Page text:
By - Wayne Linklater 29/01/2018 9

One of the leaders of the Predator-Free movement, Sir Rob Fenwick (Chair of the Predator Free New Zealand Trust and a Director of Predator-Free 2050), described Predator-Free 2050 as a “project born in a leap of faith (Dominion Post). He appears to think the predator-free goal is more like a religion than a science-based conservation project. And, his religion is going to war.

The religious war against pests

Just like a war for his religious belief, Sir Fenwick described his ‘believers’ as “the unsung heroes of this crusade” and an “army of volunteers” and the importance for the future of “helping to attract young people to the campaign.”

He goes on: “It’s pretty obvious we won’t win this battle killing rats and stoats one at a time. There are millions of them and while aerial drops of 1080 are crucially important, we’ll need some new weapons. Crusades spur innovations.” And lets not forget the “battle with possums”.

Its not the first time Sir Fenwick has talked about Predator-Free as if it is a religious war against pests. He has describes it as a “call to arms“, “fight back“, “multi-year mission” and “campaign” by an “army of volunteers” “winning this battle“, with “weapons” on the National Science Challenge – Biological Heritage website.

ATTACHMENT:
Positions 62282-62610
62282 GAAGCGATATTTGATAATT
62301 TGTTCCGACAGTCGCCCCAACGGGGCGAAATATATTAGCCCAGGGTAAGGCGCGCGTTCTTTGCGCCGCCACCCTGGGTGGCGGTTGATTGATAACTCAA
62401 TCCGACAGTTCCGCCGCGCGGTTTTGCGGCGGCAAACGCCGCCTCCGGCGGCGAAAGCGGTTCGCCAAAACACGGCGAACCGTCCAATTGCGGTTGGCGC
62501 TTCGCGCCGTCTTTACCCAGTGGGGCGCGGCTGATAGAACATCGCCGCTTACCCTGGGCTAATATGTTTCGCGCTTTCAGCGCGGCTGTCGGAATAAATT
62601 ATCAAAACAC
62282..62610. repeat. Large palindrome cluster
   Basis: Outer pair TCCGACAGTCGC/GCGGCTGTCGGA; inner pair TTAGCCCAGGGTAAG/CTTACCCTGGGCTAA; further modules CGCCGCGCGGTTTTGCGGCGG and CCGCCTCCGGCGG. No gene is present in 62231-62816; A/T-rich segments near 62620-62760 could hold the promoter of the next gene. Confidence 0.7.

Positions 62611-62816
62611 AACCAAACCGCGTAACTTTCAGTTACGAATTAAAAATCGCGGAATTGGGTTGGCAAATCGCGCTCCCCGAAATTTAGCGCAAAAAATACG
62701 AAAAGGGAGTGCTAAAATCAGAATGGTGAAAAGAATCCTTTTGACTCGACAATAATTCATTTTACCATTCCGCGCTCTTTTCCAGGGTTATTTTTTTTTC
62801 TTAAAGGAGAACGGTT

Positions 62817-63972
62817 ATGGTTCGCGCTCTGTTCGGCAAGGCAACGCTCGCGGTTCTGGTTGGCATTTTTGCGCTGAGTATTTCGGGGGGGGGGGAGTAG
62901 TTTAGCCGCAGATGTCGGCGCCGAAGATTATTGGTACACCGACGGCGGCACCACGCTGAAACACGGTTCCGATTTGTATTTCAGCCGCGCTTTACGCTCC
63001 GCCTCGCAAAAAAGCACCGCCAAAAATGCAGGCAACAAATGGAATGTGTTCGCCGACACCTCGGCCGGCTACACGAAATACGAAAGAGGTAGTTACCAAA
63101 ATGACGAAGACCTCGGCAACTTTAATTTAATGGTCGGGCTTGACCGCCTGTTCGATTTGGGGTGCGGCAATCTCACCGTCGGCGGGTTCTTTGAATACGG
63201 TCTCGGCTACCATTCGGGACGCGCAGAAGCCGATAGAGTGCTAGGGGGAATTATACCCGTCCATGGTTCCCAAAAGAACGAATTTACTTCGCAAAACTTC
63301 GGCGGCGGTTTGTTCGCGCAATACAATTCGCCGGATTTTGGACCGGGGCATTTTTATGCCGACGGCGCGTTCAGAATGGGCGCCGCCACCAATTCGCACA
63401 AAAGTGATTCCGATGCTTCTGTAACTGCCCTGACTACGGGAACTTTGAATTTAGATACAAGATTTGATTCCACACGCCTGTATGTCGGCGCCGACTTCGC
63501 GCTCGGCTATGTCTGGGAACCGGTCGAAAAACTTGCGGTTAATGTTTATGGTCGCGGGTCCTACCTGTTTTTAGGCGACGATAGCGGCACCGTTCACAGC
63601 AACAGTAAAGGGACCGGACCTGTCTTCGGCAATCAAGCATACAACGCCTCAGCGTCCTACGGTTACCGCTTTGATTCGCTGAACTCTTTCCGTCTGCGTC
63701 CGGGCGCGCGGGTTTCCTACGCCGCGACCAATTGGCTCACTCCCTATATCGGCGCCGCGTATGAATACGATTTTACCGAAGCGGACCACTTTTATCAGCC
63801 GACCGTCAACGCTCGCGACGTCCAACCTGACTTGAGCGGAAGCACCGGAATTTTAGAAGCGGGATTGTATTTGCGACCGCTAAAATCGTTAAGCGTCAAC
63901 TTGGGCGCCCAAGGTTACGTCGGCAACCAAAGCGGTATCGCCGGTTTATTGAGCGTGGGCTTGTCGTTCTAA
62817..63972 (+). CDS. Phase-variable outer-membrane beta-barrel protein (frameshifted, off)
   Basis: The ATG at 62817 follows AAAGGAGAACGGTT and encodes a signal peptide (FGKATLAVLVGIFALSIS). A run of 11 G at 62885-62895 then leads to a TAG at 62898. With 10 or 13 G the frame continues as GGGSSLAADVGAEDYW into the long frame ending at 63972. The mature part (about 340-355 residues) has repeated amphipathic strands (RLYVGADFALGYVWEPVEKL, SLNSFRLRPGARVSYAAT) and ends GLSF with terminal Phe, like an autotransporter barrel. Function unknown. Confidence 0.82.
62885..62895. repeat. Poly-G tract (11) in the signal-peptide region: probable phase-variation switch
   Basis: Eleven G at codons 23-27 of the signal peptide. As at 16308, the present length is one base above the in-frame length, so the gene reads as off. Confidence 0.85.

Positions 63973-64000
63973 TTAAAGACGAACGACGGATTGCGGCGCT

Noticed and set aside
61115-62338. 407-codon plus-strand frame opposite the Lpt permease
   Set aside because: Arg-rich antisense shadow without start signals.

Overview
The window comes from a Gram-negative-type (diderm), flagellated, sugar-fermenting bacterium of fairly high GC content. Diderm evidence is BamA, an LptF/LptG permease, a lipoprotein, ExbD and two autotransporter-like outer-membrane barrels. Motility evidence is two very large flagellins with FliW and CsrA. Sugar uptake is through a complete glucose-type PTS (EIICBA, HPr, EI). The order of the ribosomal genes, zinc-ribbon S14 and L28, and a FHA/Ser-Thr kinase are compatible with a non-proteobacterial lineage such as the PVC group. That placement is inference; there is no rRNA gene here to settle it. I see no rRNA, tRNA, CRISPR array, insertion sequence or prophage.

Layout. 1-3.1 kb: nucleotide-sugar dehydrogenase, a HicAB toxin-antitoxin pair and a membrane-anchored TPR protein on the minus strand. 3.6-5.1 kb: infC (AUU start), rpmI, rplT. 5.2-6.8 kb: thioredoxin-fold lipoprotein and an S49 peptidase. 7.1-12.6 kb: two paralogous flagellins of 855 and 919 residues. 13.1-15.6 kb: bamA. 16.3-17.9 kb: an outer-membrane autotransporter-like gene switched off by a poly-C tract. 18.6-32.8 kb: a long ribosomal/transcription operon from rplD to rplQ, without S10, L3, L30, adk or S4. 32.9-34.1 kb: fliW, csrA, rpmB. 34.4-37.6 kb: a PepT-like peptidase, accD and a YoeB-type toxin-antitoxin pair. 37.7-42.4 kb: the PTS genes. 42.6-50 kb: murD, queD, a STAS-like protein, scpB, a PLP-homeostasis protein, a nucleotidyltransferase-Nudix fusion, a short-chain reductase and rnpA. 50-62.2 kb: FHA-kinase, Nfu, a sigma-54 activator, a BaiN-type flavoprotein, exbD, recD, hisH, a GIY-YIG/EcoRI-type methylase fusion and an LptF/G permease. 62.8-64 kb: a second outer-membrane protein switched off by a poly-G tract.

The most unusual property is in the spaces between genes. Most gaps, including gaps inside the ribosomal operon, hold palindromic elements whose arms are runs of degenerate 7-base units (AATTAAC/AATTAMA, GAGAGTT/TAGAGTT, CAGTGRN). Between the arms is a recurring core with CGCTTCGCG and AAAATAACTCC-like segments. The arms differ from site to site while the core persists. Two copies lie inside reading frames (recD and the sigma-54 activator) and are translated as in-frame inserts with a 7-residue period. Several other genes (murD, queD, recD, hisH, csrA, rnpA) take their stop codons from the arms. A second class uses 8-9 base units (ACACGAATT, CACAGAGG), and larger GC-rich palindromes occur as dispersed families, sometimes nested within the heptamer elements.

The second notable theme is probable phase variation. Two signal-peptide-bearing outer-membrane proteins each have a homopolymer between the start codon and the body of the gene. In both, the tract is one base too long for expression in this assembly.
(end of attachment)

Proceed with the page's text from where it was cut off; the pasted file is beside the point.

Sir Rob Fenwick’s religious and warlike rhetoric is revealing. It is also not an isolated case. Conservationists, even its government ministries, routinely describe their beliefs and projects religiously and their work as a war, like the “Battle for our Birds” and “War on Weeds” programmes out of the Department of Conservation. My colleague, Dr. Jamie Steer, has pointed this out in some detail before in an article also worth reading.

Just harmless, popularist words?

But isn’t Sir Fenwick’s choice of words just harmless, populist rhetoric? Why should it concern us?

I think we should be concerned about this populist rhetoric because it is evidence that the Predator Free by 2050 goal:

  1. is irrational and not the deeply science-based policy that biodiversity conservation requires to be successful, and